Well, this explains why I could not locate the original article, as it came from the World, which does not appear to have ever been archived digitally. But this makes things all the more interesting.
In 1877, The World was owned by Thomas A Scott, who supposedly used the paper purely "as a propaganda vehicle for his stock enterprises." The World was one of the now classic examples of ‘Yellow Journalism.’ The question I propose is this: Was the erroneous reporting of the Khedives supposed intention of giving NYC the Alexandrian obelisk truly a mistake that just so happened to domino into reality? Or was this a methodical plot to get the ball rolling, a genius example of parafiction shaping the future? It certainly worked, it easily generated a tremendous amount of excitement and support, in a time when the idea of getting such an obelisk was unthinkable. In the words of Farman:
And yet this audacious move bore fruit, and they would acquire this specific obelisk from the Khedive for the explicit purpose of bringing it to New York.
Let’s take a look at the players involved. William H Vanderbilt from the very beginning offered to finance the entire endeavor. Vanderbilt, the richest living american at the time (after the death of his father), was a railway magnate. (And as we shall soon see- a Freemason). And so then it is very curious, that the owner of New York World (the publication in which the original article was published) was owned by another prominent railway magnate, Thomas A Scott. Scott and Vanderbilt have known each other, but it is difficult to acquire anything too concrete. But we can be assured that the railway magnates of the US had been in recent contact right before the article's publication, as the Great Railway Strike of 1877 had just recently reached its disastrous climax. A tenuous connection, but certainly a curious one. It is not a stretch to imagine that the article could have been put out there to get the ball rolling on this ambitious project.
But let us now examine the crux of the matter, the vast masonic web that organized the entire endeavor.
Let us begin on the Egyptian side.
If you recall from the original testimony, it was only after the coup d’etat occurred by the new Egyptian national party that a new Khedive was installed, a khedive who broke the month-long stalemate over the fate of a potential American obelisk. In fact, after the coup, it was our diplomat friend Farman who approached Cherif Pasha (the Khedives minister) to basically terminate the obelisk discussion once and for all as it was obviously going nowhere. And yet…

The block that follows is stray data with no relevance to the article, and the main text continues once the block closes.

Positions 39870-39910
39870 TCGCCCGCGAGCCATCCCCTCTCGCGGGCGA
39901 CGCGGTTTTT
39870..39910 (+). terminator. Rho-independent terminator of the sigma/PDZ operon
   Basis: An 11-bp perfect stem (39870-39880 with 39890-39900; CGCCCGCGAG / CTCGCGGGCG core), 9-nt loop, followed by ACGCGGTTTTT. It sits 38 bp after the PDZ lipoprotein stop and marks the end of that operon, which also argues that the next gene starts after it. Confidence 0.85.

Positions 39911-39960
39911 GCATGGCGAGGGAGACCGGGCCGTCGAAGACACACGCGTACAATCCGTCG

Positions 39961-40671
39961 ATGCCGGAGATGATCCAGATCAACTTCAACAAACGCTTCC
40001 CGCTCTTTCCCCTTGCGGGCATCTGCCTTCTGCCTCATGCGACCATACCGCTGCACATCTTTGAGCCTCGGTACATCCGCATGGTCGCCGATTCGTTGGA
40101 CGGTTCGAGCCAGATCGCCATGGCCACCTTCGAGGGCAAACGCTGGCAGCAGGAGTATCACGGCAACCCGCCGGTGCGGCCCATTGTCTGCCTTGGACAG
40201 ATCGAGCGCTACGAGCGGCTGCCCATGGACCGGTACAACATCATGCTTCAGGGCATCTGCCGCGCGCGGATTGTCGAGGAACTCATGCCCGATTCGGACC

Something peculiar to this new Khedive had changed the winds entirely. This new Viceroy of Egypt immediately decides to grant the Americans an obelisk. Which is obviously strange, as this new viceroy was brought in via a nationalist and nativist coup. A hypothesis began to form in the corners of my mind. And what do you know…
I will now invite you to read a segment from a book on Egyptian Freemasonry.
Both the new Khedive, Tawfiq Pasha, and his prime minister Sharif Pasha were freemasons.
(Source: Freemasonry in Egypt 1798-1921: A Study in Cultural and Political Encounters, Karim Wissa).
Could it be that this possible masonic channel, facilitated the gifting of the obelisk from Egypt to the de facto masonic lodge in NYC? This was a regime that took power through nativist sentiment and anti-imperial reactionism, why then would they depart with such a treasured national artifact unless some other channel existed?
Regardless of whether the new Khedive and his minister’s freemasonic membership influenced the decision to give the obelisk, it is an uncontestable fact that they were freemasons, and that the individuals who brought the obelisk to NYC were fellow masons as well.
William H. Vanderbilt: philanthropist, tycoon and Freemason offered $100,000 to anyone that could successfully retrieve the remaining Obelisk and bring it a place of his choosing in New York City. Henry Honeychurch Gorringe, a Lieutenant Commander of the US Navy, and also a Mason, rose to to the challenge, assembling a team of engineers, sailors and Egyptologists to retrieve the Needle (the majority of which were Masons.)
Yes, it would be Commander Henry Gorringe, an out and proud Freemason, who would take charge of the entire expedition to actually move the hulking monolith from Alexandria to Manhatten.
And now we arrive at the most fascinating discovery of this entire article. A mystery that stumped me when I first came across it. The reason for the Masonic obsession with this particular obelisk. I will begin with the eyewitness account of Elbert Farmen, as his reputation was unimpeachable, and since he himself had no connection to masonry, his testimony holds weight.
When Gorring and his team went to secure the obelisk before transportation, they made an astounding discovery within the monolith's base. Let’s look at Farman’s account of this discovery.
When I first read this I was astounded. Farman, a non-mason, presents this in a very muted and objective fashion. I can only imagine the shock and excitement experienced by such a discovery by Masons of the day.
Masons were constantly searching for validation of their orders supposed ancient origins, with the more excitable of the bunch claiming speculative masonry was antediluvian, as old as time immemorial. Here we have a base structure under an ancient monument that seemed to conform to modern masonic cornerstone-laying ceremonies.
I immediately went about searching for anything online to validate these findings. And yet…
I could find absolutely no scholarship produced in the last century that approached these bizarre findings or what became of the initial investigation. No academics debunked the seemingly absurd claims. It was completely ignored after the beginning of the 20th century. But from all the sources I could find from the time, this was huge news, especially among Masons, but also among very famous archaeologists.